The Big Spend

Think it Was Crowded Before? Just Wait for the Post-Pandemic’s Mega Crowds

Our post-pandemic future will bring us together like never before — with gatherings in the tens of millions, predict some of the world’s experts in design and events.


That’s the vision of Michael Lockwood, an architect at Populous, outlined at CityAge’s Bringing the Crowds Back. Technology has historically changed the dynamics of human gathering, he said, from early radio to television and the Internet.


Our embrace of virtual meetings necessitated by the Covid-19 pandemic is no exception.


The popularization of platforms such as Zoom, and the lingering human desire of people to get back to regular life, especially concerts and sporting events, have opened the portal to the mega crowd.  Lockwood predicts that as many as tens of millions of people could be involved in live/virtual hybrid events, centred around activities such as e-gaming, esports and traditional events that take a hybrid, live-virtual format.


Lockwood offered an example of this trend: a 1921 boxing match between Jack Dempsey and Georges Carpentier that 90,000 people watched live, and 30,000 people listened to via radio, something that was virtually unheard of until then. The match ushered in “the Golden Age of Sports”. Now Lockwood wants us to consider “what types of spaces and places we should be designing today to be ready for this next decade of gathering.” 


You can check out Lockwood’s post-pandemic vision for bringing back the crowds here.


We can already see the start of mega-crowds. Lockwood gave the example of Travis Scott’s Fornite concert last year in particular, which was viewed 45.8 million times and has now collected over 150 million views on the artist’s YouTube channel.


In a March 2021 Forbes issue Florida investor and entrepreneur, Marco Giberti stressed just how much Covid-19 has accelerated our foray into a new age of gathering. “It will be like comparing traditional TV with streaming, magazines with tablets or music CD’s with Spotify,” he said. 


The same Forbes piece highlights other professionals in the events industry, Cindy Lo, Dahlia El Gazzar, and Keneisha Williams, who agree that events won’t be the same post-pandemic.  But virtual won’t replace live.


Williams maintains that humans will always look for in-person connection, warding off a large-scale shift to entirely virtual events.


Lockwood agrees. “We’re in a virtual gathering now, this stuff is becoming commonplace, but being together in person is really fantastic, I think humans are drawn back together,” he said.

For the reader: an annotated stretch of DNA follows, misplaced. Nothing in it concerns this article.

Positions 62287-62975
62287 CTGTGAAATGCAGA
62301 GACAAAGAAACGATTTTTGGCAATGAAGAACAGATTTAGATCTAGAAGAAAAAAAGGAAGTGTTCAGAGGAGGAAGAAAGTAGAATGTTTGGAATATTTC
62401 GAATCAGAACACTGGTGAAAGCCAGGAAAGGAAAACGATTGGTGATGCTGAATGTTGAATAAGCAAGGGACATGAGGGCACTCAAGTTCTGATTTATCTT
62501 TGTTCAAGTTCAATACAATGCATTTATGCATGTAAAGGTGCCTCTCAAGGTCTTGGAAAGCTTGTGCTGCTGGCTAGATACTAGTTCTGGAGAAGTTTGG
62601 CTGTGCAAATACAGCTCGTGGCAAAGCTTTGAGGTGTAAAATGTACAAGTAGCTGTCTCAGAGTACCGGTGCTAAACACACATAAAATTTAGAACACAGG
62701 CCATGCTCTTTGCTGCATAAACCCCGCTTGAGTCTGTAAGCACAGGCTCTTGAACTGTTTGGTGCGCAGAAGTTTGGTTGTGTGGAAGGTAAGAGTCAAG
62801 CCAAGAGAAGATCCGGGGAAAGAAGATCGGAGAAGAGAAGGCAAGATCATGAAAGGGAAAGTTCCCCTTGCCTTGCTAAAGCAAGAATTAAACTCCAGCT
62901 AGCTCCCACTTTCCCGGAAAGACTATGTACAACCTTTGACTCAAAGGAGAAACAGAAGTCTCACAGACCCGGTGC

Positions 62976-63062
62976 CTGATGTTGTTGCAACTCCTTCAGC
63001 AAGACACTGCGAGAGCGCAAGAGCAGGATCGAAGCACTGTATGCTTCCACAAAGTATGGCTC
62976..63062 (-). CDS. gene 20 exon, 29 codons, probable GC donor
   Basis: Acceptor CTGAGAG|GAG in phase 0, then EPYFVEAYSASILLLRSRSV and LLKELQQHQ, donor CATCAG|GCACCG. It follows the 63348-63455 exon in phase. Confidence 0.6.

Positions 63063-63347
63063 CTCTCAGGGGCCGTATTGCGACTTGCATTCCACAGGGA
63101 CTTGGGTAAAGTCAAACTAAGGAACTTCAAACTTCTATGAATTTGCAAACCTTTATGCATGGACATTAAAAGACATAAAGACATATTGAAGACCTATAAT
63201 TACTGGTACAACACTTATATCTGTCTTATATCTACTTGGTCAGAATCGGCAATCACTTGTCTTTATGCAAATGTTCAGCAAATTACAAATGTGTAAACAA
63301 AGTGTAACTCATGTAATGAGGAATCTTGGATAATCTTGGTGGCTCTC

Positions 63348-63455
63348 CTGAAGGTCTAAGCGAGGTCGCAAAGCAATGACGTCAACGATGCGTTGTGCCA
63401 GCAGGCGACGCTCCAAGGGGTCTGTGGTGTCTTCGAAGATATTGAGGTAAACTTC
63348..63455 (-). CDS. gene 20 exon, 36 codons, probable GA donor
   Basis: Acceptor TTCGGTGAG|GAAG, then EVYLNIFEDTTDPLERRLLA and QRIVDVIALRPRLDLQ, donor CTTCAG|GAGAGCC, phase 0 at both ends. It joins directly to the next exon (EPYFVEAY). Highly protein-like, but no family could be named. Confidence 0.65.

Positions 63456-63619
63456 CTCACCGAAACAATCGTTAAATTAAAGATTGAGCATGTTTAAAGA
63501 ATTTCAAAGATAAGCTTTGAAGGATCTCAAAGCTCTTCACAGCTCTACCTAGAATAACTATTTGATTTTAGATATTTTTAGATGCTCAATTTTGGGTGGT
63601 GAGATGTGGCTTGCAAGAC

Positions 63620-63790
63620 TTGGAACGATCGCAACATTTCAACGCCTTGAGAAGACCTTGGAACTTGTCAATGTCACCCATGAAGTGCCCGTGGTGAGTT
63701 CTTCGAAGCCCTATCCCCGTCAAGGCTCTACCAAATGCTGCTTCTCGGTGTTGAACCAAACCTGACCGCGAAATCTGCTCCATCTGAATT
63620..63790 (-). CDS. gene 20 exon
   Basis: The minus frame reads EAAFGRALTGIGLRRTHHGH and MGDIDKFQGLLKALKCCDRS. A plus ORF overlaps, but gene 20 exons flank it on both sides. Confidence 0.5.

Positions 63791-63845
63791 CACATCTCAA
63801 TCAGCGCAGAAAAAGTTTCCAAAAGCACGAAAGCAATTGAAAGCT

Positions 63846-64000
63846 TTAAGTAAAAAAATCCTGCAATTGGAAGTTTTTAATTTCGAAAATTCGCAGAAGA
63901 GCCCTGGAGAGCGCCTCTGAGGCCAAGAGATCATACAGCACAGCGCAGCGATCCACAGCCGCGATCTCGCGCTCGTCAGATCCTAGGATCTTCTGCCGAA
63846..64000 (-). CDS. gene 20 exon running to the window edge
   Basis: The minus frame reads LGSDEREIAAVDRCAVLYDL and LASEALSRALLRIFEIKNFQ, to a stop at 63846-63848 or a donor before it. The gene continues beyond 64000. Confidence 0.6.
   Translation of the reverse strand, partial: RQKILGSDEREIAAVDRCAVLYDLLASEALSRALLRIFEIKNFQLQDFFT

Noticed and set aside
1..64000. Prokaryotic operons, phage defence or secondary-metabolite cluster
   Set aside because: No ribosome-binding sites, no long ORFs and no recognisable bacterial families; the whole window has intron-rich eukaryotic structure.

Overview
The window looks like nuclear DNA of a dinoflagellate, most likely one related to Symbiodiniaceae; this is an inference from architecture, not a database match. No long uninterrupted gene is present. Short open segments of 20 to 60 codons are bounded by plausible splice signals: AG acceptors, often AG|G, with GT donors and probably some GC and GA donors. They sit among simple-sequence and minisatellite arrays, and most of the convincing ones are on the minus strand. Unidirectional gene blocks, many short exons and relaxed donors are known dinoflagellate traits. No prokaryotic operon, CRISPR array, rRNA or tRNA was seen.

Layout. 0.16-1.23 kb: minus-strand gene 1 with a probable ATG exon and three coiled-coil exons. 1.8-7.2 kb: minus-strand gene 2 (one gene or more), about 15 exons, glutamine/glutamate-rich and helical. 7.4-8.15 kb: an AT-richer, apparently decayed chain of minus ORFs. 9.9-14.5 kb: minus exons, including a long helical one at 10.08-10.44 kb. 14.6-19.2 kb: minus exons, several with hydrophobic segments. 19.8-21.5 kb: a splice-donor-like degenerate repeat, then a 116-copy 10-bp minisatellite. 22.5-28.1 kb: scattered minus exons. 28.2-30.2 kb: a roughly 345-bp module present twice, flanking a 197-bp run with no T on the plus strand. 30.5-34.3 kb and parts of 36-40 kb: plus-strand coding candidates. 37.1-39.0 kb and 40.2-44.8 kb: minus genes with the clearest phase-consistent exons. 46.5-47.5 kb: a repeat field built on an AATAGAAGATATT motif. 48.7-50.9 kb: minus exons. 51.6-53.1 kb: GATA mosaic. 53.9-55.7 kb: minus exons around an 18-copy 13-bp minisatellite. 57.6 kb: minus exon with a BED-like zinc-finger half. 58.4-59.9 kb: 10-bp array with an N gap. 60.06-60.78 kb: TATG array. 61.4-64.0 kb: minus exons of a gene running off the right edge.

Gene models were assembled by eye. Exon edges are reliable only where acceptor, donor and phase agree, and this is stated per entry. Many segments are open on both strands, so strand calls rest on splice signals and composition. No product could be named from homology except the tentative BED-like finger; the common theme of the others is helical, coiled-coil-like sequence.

So, we are in the age of the hybrid model.


Legendary impresario Clive Davis, now 89, is leading the trends. 

 

He’s been asked by New York City to hold a show, tentatively set for Aug. 21 in Central Park, to celebrate New York’s recovery and opening. He’s planning on a three-hour concert, featuring several “iconic” artists, for 60,000 live viewers and a “worldwide television audience.”


All three of the Forbes-featured professionals emphasized the importance of hybrid events going forward. They also said interactivity will be key to these events, including the ability to converse with smaller groups of people through virtual discussion groups or events that give people something to do at home, if they aren’t attending in person. 


Dahlia El Gazzar gave the example of a networking event that featured sangria tasting with Drag Queens, and had people making their own drinks at home. Cindy Lo’s agency organized a holiday party that was Choose Your Own Adventure themed, which brought in more engagement than the company expected. Gazzar says the person behind these events has “to be more of a producer or conductor than just an event planner.”


Event kits are also becoming increasingly popular, making virtual events more personalized and simulate real-life human encounters. They can also act as incentives, according to Lo, to get more people to sign on. One example she gave was a PDF filled with participants’ LinkedIn profiles that audience members only got when they entered the virtual venue. 


Not all industries will take to virtual events as easily as others, though. 


Cindy Lo points out that some industries haven’t been as successful in transitioning to virtual events in the first place, which means those groups will likely remain more reliant on in-person interaction. She highlights trade-shows in particular, and anything where the value the customers are getting depends on their ability to see and evaluate a product in person.


Events that are rooted in entertainment and experience are going to see the biggest shift towards virtual, including concerts like Travis Scott’s, esports, networking events — events that invite people to connect through shared beliefs, whether that be social justice movements, or the formation of new online communities that share lifestyles but are separated by geography.


The emphasis on personalization, interactivity, and hybridity in virtual events, could all come together not only to decrease accessibility barriers and increase capacity for events, but also open up more avenues for self-expression and a sense of belonging, as people have more choice over how they engage and to what extent, which Lockwood highlighted throughout his presentation. 


“The virtual world offers something really fantastic,” he said. “It offers an opportunity to remove all barriers to access, people can come as they are, who they are.” 


Travis Scott’s hit concert on Fortnite makes one thing especially clear. Large-scale virtual events that bring millions of people together aren’t just futuristic ideas —  they’re already here. We just need to figure out how we’ll use them. 




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